According to the report, 90 percent of respondents had also experienced having their hair grabbed, while more than half (56 percent) had been stopped by the police or asked for drugs by strangers.

Meanwhile, 80 percent said people had made comments about the colour of their skin or sexualised comments about their race on dating apps. A vast majority – 90 percent – also revealed they hadn’t been believed when they’d spoken out about racism in the past, or that people had said they were “too sensitive”. 

READ ALSO: OPINION: My experiences of everyday racism in Germany

In spite of widespread discrimination, almost half (47 percent) of the respondents were engaged and active in their community – mostly carrying out some form of social or voluntary work.

First of its kind

Based on wide-ranging data, the findings paint a vivid and concerning picture of what life is like for the one million or so black people living in Germany today.

To produce the report, researchers from Berlin-based Black community group Each One Teach One and Citizens for Europe conducted an extended survey of 6,000 black people from the Africans and Afrodiasporic community to try and discover more about on the everyday lives and experiences of this group. The survey was carried out between July and September 2020. 

It represents one of the first attempts to gather a wealth of quantitative data on this subject, and as such offers some of the first truly scientific insights into anti-Black racism in modern Germany.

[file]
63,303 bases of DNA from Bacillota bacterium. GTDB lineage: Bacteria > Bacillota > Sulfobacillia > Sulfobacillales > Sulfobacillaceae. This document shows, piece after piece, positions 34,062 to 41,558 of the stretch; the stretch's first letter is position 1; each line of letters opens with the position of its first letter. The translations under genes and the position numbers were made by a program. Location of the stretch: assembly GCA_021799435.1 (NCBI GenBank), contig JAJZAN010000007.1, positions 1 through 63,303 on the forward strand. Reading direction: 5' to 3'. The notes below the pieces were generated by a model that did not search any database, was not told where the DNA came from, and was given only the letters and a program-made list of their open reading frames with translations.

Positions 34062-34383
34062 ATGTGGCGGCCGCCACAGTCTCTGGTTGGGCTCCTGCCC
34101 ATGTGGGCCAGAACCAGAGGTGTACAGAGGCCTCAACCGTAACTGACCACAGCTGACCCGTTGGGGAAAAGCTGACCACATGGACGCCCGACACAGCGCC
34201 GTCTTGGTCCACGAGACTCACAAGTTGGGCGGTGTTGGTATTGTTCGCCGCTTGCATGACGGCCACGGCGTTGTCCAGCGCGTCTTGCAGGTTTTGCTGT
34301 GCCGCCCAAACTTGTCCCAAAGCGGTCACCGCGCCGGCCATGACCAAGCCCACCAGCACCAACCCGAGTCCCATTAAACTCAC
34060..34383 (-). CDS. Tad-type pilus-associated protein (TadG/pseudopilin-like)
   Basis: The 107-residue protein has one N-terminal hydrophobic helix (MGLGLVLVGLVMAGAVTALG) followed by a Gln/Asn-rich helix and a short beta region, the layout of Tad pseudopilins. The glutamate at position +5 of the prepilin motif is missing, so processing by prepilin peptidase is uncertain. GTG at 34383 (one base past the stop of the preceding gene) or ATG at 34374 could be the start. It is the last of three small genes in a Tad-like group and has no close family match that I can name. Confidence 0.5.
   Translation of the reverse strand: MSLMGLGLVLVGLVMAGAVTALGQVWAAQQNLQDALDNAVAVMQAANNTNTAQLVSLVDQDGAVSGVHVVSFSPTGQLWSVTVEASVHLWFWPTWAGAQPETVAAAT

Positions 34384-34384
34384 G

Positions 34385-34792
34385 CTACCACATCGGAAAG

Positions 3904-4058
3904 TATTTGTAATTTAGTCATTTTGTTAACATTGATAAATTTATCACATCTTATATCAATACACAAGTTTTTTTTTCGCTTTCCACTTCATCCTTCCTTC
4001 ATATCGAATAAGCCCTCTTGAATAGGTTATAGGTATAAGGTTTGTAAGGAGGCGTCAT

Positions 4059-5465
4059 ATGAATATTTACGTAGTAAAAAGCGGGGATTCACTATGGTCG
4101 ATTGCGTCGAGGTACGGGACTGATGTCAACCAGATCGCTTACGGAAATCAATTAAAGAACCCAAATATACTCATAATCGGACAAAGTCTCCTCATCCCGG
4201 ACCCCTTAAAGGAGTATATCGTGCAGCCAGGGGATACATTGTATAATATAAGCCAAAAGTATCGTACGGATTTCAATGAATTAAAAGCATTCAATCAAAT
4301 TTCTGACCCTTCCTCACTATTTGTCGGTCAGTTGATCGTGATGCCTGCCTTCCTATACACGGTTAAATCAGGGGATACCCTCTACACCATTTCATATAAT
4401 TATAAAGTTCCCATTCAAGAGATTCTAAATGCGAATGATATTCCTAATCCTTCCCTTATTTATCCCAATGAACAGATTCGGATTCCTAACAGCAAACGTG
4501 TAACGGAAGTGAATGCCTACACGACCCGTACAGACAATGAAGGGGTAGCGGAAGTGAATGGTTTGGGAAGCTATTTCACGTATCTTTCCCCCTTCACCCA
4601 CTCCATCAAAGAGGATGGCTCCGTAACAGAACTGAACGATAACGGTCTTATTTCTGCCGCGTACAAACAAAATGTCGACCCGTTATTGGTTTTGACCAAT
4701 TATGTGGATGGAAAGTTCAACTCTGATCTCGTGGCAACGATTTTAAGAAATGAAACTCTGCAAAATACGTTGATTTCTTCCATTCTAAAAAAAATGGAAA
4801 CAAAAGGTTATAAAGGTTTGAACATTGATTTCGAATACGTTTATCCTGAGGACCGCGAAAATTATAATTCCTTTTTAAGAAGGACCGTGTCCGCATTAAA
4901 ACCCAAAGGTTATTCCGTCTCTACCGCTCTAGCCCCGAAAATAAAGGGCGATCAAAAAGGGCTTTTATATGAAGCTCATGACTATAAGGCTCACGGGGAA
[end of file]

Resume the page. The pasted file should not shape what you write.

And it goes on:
“With the Afrocensus, we have succeeded in doing exactly what has long been demanded within the black community for a long time: making the realities of our lives visible within the framework of qualitative, but above all quantitative research,” Dr. Pierrette Herzberger-Fofana und Dr. Karamba Diaby wrote in a foreword to the report. 

Diaby, a high-profile politician within the centre-left SPD party, was one of only two Afro-German politicians in parliament when he first took his seat in 2013. He has since become known for promoting political engagement and empowerment within the migrant and black community. 

In January 2020, an unknown gunman fired shots through the window of his constituency office in Halle, Saxony-Anhalt, in a suspected racially motivated attack. 

READ ALSO: How people with migrant backgrounds remain underrepresented in German politics

Since the Second World War, Germany has avoided gathering data that allows people to be traced by ethnicity as a means of protecting persecuted groups.

However, critics say this approach only works to make the issues faced by these groups invisible. 

Writing on Twitter, Daniel Gyamerah, Division Lead at Citizens For Europe, called for an “action plan for tackling anti-Black racism and for empowering black, African and Afrodiasporic people” and the establishment of advice centres for people facing racism and discrimination.

More research into the intersectional experience of black people in Germany is needed, he added.